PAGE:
Growing up in the '80s you couldn't help but be aware of Quincy Jones. Between Michael Jackson and USA for Africa, you'd definitely heard of him; but chances are you never had much idea of why. Okay, sure, he was a producer - but why was he getting interviewed when other producers weren't? And why was he credited for "Just Once" and "One Hundred Ways" when it was James Ingram singing? Later, of course, I learned more and started to understand what it meant to be a producer, and came to appreciate the value of professionalism in the music industry, and to see that what I'd been aware of as "Quincy Jones" growing up in the '80s was only the tail end of a much longer career in American music, one that (and this is something that's impossible to appreciate when you're young) transcended momentary fads in pop.
This album helps get that across - a little bit. I think Jones's kind of accomplishment is the thing that doesn't really translate well to records, because it's more a matter of organization. Even this disc, which draws from a bunch of records he did under his own name, mostly conducting and arranging himself, includes work that he evidently didn't have much to do with besides sponsoring. And as nice as some of this music is, I think it would be forgotten today if "Soul Bossa Nova" hadn't been used in the Austin Powers movies - and there it was used, like everything else, as a goof.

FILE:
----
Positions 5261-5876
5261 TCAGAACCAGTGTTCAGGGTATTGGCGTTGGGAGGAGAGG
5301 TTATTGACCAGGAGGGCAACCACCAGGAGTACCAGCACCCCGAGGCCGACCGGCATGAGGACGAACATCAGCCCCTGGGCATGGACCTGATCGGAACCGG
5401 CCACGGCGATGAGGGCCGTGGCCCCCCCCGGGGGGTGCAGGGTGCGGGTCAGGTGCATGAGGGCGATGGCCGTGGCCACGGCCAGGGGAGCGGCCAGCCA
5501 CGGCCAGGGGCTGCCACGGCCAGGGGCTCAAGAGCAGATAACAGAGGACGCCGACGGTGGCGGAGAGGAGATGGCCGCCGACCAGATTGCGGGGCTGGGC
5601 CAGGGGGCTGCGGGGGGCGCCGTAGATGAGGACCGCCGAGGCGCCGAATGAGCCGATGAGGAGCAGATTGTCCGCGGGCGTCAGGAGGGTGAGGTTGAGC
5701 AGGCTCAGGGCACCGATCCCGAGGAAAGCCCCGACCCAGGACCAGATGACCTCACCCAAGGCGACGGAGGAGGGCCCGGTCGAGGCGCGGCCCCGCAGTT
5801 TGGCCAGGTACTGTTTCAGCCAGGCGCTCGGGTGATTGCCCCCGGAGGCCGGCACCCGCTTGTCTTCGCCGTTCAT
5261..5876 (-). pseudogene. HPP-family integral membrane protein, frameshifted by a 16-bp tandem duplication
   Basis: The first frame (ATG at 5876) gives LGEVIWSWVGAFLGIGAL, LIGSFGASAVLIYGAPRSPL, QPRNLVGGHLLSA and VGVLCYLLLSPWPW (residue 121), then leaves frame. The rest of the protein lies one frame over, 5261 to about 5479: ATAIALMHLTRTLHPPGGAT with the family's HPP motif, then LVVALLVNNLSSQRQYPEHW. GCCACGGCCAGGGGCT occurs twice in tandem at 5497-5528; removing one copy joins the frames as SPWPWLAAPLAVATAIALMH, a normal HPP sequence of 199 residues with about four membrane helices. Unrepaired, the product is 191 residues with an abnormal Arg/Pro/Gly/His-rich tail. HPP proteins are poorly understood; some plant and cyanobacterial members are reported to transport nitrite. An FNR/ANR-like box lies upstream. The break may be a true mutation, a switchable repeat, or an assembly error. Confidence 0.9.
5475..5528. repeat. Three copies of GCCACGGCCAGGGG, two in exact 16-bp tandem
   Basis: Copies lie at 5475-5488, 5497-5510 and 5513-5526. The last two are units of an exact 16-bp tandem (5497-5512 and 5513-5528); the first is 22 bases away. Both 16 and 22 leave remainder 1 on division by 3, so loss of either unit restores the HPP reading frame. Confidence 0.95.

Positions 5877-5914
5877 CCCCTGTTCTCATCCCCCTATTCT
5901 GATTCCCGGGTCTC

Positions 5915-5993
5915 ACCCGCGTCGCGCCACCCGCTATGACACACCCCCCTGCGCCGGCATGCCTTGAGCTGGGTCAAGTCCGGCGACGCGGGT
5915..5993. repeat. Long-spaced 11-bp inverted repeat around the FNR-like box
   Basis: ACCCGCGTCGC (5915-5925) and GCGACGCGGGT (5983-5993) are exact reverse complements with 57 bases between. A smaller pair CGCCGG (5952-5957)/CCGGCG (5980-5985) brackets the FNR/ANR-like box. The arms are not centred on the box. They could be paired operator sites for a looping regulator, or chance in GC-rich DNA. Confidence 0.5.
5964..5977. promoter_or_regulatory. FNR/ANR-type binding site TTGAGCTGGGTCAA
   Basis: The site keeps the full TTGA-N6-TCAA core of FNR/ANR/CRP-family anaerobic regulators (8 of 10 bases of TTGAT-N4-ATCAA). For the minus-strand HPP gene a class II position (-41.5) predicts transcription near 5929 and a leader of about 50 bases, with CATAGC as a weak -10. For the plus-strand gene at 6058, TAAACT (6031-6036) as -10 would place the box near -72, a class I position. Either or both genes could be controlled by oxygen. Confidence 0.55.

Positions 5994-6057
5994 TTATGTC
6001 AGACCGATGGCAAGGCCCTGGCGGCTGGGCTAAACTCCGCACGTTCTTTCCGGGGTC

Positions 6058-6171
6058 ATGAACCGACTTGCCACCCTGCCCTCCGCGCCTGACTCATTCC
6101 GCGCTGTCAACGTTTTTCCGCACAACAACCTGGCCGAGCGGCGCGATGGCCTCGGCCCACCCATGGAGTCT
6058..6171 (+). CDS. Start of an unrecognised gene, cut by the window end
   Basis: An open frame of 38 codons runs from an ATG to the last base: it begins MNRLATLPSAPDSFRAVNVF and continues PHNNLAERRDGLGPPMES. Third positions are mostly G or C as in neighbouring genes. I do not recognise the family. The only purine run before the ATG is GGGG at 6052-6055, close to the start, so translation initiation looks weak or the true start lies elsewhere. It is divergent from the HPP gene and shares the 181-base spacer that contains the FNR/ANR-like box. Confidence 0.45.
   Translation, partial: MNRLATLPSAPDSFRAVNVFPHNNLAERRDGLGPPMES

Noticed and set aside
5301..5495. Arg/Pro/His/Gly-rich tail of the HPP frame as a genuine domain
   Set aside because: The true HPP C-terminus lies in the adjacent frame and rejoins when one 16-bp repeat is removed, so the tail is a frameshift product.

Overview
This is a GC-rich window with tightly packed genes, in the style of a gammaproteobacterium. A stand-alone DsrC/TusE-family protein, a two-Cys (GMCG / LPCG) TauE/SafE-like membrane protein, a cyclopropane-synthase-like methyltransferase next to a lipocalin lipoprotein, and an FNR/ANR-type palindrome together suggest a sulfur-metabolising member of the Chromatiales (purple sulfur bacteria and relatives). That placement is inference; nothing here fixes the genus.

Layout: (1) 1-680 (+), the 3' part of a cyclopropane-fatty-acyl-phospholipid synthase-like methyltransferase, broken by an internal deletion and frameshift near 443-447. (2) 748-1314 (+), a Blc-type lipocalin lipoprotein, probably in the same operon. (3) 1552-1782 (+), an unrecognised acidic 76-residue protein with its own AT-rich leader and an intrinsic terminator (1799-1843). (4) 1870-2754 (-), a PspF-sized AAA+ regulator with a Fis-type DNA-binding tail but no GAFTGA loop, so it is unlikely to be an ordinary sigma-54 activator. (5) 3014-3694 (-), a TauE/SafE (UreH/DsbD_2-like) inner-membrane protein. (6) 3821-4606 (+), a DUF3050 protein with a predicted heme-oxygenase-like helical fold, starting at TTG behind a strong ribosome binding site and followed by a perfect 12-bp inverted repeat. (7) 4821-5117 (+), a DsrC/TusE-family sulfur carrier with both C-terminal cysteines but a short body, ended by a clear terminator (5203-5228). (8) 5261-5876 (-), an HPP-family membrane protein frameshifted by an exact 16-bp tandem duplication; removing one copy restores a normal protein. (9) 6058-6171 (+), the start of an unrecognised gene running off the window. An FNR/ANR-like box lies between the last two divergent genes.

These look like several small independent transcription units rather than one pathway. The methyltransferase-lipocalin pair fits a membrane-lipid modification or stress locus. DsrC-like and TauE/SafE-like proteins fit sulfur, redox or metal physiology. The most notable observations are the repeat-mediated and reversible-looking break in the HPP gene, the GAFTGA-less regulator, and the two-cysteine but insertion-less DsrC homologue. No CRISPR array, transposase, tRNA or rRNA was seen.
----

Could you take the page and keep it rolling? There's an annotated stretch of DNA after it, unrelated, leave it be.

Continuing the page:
This collection tries to make the case for Jones as an important bandleader and arranger in the same way as the Lalo Schifrin disc in the same series. I don't think it works as well. I don't think it's because Schifrin's roots in jazz were any deeper than Jones's - they both, interestingly, passed through Dizzy Gillespie's band. But the records Schifrin did under his own name (if the disc I have is representative - and it may not be) do seem to aspire to jazz seriousness in a way that Jones's didn't (again, if this disc is a fair sample).
That's a convoluted way of arriving at the conclusion that these tracks sound gimmicky, like big-band novelty tunes. Some of them are pretty enjoyable even so: "Comin' Home Baby" is a fine walk down the dirty side of jazz pop, with great work from Jim Hall on guitar and Roland Kirk on flute. The two movie themes, "Funny Farm" and "Rack 'Em Up," are priceless slivers of multifaceted film jazz, combining ultra-atmospheric touches (ominous noirish background murmurs on the first, "ch-ch-ch-ch-cha" noises on the second) with funky keyboards. As with Schifrin, bits and pieces of some of these numbers were sampled by club jazzers in the '90s.
But the 2001 release date on this disc probably contributes to what drags it down, which is the focus on easy-listening style covers of improbably chosen contemporary pop songs - "Hard Day's Night," "Hang On, Sloopy," "Okie From Muskogee." Here the groovy ornamentation is utterly misapplied; I think the only way to appreciate these records now is as camp, which is how the lounge boomlet heard them, and that's who the Verve suits were aiming at by 2001.
Which means, I guess, that I'm pretty particular about my jazz-revival overtones. Japanese and European-style acid-jazz skinny-tie-and-horn-rims vinyl-rummaging rare-groove obsessing Blue Note Records-worshiping serious irony: yes. American-style lounge Vegassy martini-swizzling tiki-bar send-up irony, as unfocused as a Mike Meyers movie: not so much.